Exploring the time dependent changes on the sensitivity of breast cancer cells to various chemotherapies (tamoxifen) in a hypoxic environment

Cancer is a very heterogeneous disease, in which cells at various stages of neoplasia exist within one tumour mass. Within this tumour mass are cells with varying degrees of oxygen and nutrient supply; cells in the centre of the mass being more deficient. It has been shown that tumour stem cells are to be found among these hypoxic populations and that these cells are particularly resistant to treatment via both radiation and chemotherapy. Following treatment, these resistant stem cells form the basis of relapse or reoccurrence. Surviving cells undergo further transformation and, following relapse, are usually a more aggressive type.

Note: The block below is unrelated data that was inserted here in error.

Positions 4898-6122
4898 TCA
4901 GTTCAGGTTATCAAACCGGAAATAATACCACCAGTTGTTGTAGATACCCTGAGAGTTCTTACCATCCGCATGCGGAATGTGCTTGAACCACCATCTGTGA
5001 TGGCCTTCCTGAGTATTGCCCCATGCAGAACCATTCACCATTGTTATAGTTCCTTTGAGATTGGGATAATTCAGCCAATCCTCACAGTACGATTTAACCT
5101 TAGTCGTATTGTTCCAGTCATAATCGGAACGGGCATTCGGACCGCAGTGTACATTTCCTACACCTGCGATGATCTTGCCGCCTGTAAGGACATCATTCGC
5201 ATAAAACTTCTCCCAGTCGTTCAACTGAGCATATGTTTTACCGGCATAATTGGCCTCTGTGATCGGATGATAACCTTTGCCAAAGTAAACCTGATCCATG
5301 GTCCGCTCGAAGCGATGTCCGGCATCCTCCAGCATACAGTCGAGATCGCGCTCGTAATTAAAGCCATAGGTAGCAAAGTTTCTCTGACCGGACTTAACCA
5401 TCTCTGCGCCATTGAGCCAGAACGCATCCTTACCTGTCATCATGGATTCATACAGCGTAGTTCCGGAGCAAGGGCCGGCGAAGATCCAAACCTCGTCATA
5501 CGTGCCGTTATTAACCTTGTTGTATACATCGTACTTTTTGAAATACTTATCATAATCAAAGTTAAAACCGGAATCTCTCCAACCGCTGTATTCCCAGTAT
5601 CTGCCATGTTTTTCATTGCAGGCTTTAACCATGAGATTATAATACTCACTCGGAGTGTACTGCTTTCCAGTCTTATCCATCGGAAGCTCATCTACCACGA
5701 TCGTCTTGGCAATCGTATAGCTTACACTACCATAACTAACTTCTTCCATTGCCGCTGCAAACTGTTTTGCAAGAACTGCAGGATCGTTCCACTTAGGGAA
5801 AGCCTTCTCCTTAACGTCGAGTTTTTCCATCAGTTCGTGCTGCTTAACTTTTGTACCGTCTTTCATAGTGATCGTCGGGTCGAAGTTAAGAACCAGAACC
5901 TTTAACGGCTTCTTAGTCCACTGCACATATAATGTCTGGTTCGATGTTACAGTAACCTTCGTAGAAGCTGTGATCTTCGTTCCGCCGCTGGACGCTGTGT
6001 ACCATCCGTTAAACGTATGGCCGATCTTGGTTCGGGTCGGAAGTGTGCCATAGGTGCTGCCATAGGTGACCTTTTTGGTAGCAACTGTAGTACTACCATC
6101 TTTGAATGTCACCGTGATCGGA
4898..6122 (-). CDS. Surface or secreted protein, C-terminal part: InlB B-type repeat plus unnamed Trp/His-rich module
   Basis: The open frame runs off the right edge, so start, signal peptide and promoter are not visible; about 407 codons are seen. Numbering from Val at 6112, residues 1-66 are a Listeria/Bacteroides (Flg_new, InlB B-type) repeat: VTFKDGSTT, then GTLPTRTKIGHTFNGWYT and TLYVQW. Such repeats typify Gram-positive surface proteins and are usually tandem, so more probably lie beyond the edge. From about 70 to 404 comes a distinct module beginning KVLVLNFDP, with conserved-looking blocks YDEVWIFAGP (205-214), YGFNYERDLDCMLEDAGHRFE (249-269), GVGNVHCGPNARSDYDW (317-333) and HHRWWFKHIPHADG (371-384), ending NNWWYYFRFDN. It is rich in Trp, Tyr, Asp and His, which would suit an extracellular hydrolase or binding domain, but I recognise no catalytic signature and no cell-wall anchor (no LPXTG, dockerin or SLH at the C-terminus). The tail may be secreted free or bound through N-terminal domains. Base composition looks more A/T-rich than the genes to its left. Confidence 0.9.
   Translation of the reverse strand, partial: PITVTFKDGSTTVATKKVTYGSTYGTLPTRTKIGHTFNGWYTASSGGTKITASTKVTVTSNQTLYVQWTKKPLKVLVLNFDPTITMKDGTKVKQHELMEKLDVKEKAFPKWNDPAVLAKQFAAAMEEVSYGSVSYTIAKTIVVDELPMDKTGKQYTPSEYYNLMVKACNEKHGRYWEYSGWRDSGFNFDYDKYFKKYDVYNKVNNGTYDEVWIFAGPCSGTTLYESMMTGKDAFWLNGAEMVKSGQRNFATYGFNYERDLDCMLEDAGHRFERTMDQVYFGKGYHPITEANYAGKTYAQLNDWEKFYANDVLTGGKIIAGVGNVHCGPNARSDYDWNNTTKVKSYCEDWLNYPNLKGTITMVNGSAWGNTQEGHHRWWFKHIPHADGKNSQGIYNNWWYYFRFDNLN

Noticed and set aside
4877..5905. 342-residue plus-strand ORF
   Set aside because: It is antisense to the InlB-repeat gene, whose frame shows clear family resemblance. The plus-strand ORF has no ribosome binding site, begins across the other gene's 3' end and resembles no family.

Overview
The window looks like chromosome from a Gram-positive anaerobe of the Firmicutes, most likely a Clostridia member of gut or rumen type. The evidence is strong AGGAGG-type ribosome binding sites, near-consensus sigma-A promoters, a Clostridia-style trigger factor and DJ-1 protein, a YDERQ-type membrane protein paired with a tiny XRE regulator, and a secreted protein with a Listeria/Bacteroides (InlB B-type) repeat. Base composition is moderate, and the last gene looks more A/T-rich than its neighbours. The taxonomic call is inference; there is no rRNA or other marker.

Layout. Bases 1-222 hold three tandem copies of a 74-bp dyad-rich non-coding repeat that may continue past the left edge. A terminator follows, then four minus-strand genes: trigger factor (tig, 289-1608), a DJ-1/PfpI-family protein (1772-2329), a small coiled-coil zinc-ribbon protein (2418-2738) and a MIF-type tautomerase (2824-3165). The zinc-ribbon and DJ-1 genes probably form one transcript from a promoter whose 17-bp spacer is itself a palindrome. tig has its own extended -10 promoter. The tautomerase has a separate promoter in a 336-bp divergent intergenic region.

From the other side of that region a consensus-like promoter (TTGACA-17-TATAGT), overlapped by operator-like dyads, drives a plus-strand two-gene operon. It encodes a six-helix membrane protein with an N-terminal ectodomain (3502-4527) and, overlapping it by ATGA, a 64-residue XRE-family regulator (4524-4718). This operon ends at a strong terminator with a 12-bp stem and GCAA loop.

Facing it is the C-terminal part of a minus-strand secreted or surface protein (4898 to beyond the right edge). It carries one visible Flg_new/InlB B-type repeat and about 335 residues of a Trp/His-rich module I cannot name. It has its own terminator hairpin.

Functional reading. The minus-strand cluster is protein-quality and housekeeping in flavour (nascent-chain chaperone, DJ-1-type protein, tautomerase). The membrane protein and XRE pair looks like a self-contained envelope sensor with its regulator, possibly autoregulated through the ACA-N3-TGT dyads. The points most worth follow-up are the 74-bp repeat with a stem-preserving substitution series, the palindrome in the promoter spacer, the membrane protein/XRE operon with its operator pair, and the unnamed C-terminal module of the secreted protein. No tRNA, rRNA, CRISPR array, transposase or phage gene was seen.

Traditional methods for studying the effect on chemotherapy in vitro utilise incubators under normoxic conditions (normal oxygen levels). By utilising a hypoxic chamber, we can manipulate the oxygen supply and assess the different response of cells to various treatment options in both normoxic and hypoxic conditions.